Does Father Christmas exist? Why we teach our children to believe in Santa Claus

In this extract from his new book, Big Bang Theory writer Eric Kaplan explores why the Father Christmas story is passed down the generations

Eric Kaplan
Thursday 11 December 2014 20:33
People pass Father Frost as he takes a break during Orthodox Christmas' eve festival in Kiev
People pass Father Frost as he takes a break during Orthodox Christmas' eve festival in Kiev

The ontology of Santa Claus didn’t impinge on my life until my son, Ari, was in reception class. Ari did not believe in Santa Claus. He was supposed to go to the zoo in early December with his friend Schuyler, and Schuyler’s mother, Tammi, called me up and said she didn’t want her son to go because there were reindeer there, and reindeer, she felt, would lead to a discussion of Santa Claus.

Tammi’s son did believe in Santa Claus: he was still firmly a sweet child and not yet in sour and rebellious teenager territory, and she wanted him, at least for a while, to stay that way. So Tammi wanted to cancel the playdate to ensure that Ari would not tell her son, “There is no Santa – he’s just your parents”, and shake his belief.

I found this a troubling interaction because I thought Tammi was sacrificing her son’s friendship with Ari, who was real, in order to preserve his relationship with Santa Claus, who was not. Why was I so sure he didn’t exist? Not because I’ve never seen him – I’ve never seen Israeli supermodel Bar Refaeli and she exists, or at least did as of this writing. And not because if I went to the North Pole, I wouldn’t see him and his elves – just a lot of snow and ice and so forth – because there are any number of explanations that would square with that. Santa might emit a field from his beard that makes people miss him, the elves might have a machine that causes light to bend, or I could have met him and then been convinced by Mrs Claus to undergo brain surgery that erased my memory.

No, the real reason, I’m sure, is that nobody had ever told me that he did, and belief in Santa Claus did not fit in with a number of other things I knew to be true – eg, reindeer don’t fly, toys come from the store, etc.

I told this story to my daughter, who’s 11 years-old, and she said: “I believe in Santa Claus.” I also asked her if she believed in the Easter bunny and she said: “Yes. I’m a kid, so I believe in everything.”

I told this story to my wife, who is a psychologist raised in Communist Romania, and she said something along the lines of “Western parents lie to their children about this stupidity, and then the children grow up and find out their parents lied to them. No wonder American children are screwed up.” I remained puzzled by Tammi’s behaviour. I could think of two possible solutions:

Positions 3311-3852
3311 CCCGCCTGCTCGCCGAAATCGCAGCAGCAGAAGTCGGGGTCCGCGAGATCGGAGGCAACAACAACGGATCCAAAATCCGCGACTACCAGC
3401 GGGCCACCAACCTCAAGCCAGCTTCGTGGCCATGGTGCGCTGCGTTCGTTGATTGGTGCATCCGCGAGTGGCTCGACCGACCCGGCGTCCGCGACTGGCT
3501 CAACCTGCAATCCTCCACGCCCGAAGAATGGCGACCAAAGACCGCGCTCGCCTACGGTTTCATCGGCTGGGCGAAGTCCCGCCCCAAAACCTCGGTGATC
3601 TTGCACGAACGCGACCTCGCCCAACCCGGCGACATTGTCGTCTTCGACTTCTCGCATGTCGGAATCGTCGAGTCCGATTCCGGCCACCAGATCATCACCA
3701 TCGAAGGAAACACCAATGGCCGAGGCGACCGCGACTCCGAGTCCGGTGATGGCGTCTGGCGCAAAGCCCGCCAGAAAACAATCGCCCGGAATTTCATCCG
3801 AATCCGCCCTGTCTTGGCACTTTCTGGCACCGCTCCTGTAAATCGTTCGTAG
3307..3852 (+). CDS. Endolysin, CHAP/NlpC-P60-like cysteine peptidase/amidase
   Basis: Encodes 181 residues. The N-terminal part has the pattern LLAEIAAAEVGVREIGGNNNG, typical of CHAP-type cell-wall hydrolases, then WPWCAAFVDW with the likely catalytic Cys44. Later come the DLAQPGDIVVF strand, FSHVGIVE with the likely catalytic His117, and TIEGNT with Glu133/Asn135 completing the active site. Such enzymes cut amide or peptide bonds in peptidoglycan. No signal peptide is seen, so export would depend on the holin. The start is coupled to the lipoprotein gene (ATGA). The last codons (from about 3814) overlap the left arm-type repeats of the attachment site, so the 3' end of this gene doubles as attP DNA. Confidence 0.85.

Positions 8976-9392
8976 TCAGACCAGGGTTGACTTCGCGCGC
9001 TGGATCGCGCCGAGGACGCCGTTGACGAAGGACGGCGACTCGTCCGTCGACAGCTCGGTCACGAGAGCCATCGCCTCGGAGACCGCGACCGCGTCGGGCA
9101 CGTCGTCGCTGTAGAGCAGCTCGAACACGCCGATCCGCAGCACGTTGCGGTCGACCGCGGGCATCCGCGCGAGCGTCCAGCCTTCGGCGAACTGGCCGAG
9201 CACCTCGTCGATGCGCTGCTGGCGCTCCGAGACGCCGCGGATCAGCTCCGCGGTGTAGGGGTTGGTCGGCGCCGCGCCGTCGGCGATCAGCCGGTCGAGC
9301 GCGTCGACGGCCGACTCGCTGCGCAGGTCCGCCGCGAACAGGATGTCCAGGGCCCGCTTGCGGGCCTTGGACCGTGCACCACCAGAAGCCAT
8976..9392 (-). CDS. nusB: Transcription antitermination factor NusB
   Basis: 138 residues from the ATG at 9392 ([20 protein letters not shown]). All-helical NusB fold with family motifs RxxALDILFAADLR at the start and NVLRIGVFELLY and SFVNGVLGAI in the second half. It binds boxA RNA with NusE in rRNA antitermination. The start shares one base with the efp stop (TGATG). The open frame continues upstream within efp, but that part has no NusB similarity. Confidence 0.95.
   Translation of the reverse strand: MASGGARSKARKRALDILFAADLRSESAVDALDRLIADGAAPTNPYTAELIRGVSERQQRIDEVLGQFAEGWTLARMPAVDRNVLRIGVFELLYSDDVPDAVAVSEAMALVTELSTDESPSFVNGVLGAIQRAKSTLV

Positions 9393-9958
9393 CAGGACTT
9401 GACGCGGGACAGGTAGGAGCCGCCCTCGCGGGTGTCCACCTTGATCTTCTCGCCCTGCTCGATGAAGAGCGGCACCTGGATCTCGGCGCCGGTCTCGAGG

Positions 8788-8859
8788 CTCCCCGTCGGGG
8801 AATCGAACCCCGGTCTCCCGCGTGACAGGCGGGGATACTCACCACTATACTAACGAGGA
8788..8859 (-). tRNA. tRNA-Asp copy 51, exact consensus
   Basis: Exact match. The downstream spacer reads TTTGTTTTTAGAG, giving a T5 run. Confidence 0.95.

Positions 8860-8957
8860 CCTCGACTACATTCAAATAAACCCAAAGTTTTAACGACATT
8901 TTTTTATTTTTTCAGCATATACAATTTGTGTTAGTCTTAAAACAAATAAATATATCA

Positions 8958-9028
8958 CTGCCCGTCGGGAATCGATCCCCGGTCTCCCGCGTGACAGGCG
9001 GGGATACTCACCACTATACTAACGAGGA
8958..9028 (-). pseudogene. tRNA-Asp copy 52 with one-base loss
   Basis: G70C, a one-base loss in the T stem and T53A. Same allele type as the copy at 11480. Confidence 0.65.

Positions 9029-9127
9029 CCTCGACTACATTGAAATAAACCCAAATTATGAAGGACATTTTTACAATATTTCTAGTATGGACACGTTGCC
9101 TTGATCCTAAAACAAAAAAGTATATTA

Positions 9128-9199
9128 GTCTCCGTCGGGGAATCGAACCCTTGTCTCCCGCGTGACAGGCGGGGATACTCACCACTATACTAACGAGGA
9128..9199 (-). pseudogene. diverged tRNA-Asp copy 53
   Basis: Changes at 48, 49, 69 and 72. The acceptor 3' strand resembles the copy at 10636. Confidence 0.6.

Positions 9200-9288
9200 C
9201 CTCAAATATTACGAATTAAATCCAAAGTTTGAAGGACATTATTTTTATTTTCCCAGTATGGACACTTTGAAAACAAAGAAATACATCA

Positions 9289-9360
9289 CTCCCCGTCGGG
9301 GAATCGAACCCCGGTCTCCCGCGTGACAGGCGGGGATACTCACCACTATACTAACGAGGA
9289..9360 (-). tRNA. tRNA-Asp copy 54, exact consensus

The liar explanation

For some reason back in the past, children were taught to believe in Santa Claus – probably because their parents thought it was a good way to scare them into being good. When the children grew up and stopped believing in Santa Claus, they decided it would be a good idea to trick their children into believing. So society is basically divided into two groups of people – the liars and the lied to. The liars have motivations ranging from the benevolent (parents presumably) to the self- interested (the sellers of Christmas merchandise, politicians who want a national myth that will unite a nation of immigrants). Let’s be blunt and call this the liar story. I’ve observed evidence that the liar story is true. I work in Hollywood, which pumps a lot of images and stories out into the consciousness of the globe.

When we were writing an episode of a television show called The Big Bang Theory, in which the character Sheldon kills Santa Claus in a Dungeons and Dragons game, one of the writers wanted to be sure that our story left the existence of Santa Claus open, because his kids were going to watch the show and they believed in Santa Claus. Of course, since he was a writer for a US sitcom that is supported by commercials, his benevolent motivations for lying meshed with the less benevolent motivations of our advertisers.

The crazy explanation

Another solution to the puzzle was that something in Tammi’s mind is divided or dissociated. So, according to this theory, it’s possible that a part of Tammi’s mind does believe in Santa Claus. She doesn’t talk about it when she talks to other adults, but when alone with her child, she believes. The part of Tammi that believes in Santa might not even be a part that has access to her mouth. So she might never say, “I believe in Santa Claus”, but she is disposed to have dreams, fantasies, and feelings related to Saint Nick.

As a consequence, she is uncomfortable with having her son lose faith in Santa Claus because some system in her brain believes, too. How can one person believe and not believe in Santa Claus? If you are a strong proponent of the conspiracy story, you may not believe that this is the case – you might think that if she ever does confess to Santa belief, she is just lying. After all, she buys toys at the store – how can she honestly maintain that they come down the chimney?

Santa Claus and Krampus (devil) on an Austrian Christmas card from around 1910 (Imagno/Austrian Archives)

But people believe different things at different times and in different contexts. Let’s imagine that Tammi goes home and goes to bed. As she drifts off to sleep, she hears a voice in her head, one that sounds like her own. It says, “Santa does exist. I remember waiting for him to come. How do I know he didn’t? Yes, part of me thinks he didn’t come and never will, but why should I listen to that part?” Tammi has a couple of different Tammis inside her. She has the Tammi who once believed in Santa but now buys toys from the store, and she has the Tammi who still does believe in Santa. This Tammi feels good when she thinks about Santa and angry when she thinks about my son not believing in Santa. This Tammi can effortlessly respond to Santa images and Santa television shows and songs about Santa.